The Common Red Soldier Beetle is found throughout Europe and more recently has been widely introduced into North America.  While many of the soldier beetles sport different colors, this common species apparently derived its name from its overall red color, reminiscent of the Redcoats of Revolutionary War fame.  It is also known as a leatherwing, reflecting the softness of its chitin armor.

The adults hunt for small insects primarily during the daylight hours but will also consume small amounts of nectar and pollen.  The larvae which over-winter in the soil live off of snails and small insects and their eggs.  Because they feed on many harmful insects such as aphids, they are considered highly desirable by gardeners as a biological control agent against such pests.  Even though they are closely related to lightning bugs or firefly, they are not able to produce the bioluminescence for which these insects are known.  Another member of the family native to Southeastern Australia can be seen by the thousands hanging from trees.  It is being studied in detail in hopes the wax-like substance that protects the beetle’s eggs from infection will lead researchers into insight for anti-biotic and anti-cancer fighting agents.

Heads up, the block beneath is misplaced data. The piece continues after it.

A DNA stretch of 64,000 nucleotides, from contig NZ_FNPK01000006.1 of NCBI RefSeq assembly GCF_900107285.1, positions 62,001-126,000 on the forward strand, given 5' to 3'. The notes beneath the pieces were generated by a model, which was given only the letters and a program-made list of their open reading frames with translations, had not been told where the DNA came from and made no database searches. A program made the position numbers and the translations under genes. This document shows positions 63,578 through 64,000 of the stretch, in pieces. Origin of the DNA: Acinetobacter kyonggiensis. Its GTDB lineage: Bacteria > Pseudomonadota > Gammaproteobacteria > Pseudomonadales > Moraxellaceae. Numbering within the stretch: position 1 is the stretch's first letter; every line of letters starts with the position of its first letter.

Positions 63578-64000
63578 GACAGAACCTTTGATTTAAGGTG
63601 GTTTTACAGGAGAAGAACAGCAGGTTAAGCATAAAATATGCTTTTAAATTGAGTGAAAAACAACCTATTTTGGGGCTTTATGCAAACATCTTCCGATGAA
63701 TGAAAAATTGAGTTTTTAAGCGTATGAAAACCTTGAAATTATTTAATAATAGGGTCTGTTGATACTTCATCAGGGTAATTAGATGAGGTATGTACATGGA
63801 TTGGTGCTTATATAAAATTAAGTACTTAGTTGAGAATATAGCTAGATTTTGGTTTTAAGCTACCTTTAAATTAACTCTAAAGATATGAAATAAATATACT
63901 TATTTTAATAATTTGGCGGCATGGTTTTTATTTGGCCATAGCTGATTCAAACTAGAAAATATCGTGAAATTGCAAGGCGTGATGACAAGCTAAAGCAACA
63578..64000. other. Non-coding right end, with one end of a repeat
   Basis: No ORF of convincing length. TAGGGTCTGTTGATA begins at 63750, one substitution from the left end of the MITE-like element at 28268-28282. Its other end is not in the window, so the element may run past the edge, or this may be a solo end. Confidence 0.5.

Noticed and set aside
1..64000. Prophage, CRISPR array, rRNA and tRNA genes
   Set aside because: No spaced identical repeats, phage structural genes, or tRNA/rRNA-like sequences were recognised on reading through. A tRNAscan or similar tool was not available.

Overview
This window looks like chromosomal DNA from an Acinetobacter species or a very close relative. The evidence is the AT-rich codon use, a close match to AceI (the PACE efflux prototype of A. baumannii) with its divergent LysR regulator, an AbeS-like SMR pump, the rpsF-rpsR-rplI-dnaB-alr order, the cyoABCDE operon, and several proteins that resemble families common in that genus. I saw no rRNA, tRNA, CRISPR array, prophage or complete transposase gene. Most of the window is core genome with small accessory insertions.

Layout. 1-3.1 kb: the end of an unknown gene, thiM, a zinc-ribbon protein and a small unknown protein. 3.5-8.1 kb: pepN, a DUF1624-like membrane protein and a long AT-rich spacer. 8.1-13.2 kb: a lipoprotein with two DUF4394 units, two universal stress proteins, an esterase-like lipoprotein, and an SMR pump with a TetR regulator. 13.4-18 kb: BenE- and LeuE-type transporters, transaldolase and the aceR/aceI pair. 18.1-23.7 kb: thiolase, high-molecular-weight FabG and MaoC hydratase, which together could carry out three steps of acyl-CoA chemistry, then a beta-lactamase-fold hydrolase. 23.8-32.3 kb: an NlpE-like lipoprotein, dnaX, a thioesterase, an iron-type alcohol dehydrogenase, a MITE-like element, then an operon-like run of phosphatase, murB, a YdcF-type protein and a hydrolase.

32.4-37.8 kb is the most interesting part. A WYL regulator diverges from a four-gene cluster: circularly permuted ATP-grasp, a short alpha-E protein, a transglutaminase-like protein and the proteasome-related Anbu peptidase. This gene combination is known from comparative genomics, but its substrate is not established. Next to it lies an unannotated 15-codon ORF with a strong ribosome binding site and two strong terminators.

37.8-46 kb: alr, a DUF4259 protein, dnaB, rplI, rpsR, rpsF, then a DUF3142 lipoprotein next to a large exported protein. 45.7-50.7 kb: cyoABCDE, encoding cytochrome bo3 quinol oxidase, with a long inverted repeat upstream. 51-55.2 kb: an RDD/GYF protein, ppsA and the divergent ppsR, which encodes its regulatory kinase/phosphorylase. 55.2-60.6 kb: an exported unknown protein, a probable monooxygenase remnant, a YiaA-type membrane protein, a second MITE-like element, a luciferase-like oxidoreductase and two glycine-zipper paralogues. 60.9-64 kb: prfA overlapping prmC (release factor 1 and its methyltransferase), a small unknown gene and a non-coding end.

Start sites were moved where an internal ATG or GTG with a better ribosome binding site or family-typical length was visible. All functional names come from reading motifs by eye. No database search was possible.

While no one questions that we should continue to look for answers that will improve the quality of life for mankind, and while solutions may come from unexpected places, we should always remember where the real battle lies, be it against foreign despots or lethal pathogens.  Ezekiel speaks of a time when our best efforts will prove fruitless, where our military prowess or accumulated knowledge will be ineffective.  “The trumpet blows, and everyone gets ready.  But no one goes off to war, for God’s anger will fall on everyone alike.”  (Ezekiel 7:14 TEV)  As the song says, the battle belongs to the Lord.

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Stories to Tell
Photo and Commentary ©2014 by Cheryl Boardman
Monday, September 1, 2014

I didn't see a whole lot of wildlife on my recent trip to the Canadian Rockies but there was a creek running through one town where I stayed and it was full of chinook (a.k.a. king) salmon (Oncorhynchus tshawytscha) returning from the ocean to spawn.

The chinook are the largest of the Pacific salmon and some of the ones I saw had their dorsal fins sticking out of the water in the shallow stream.  An  average size chinook can weigh between 10 and 20 lbs.  

These fish hatch in fresh water, migrate down to the ocean where they mature and then come back to the place where they hatched to spawn and die and the cycle is then repeated with the next generation. The whole process is amazing.

But ask the animals, and they will teach you,
    or ask the birds of the air, and they will tell you.
Speak to the earth, and it will teach you,
    or let the fish of the sea tell you.
Every one of these knows
    that the hand of the LORD has done this.
The life of every creature
    and the breath of all people are in God’s hand.
The ear tests words
    as the tongue tastes food.
Older people are wise,
    and long life brings understanding.
Job 12:7-12 (NCV)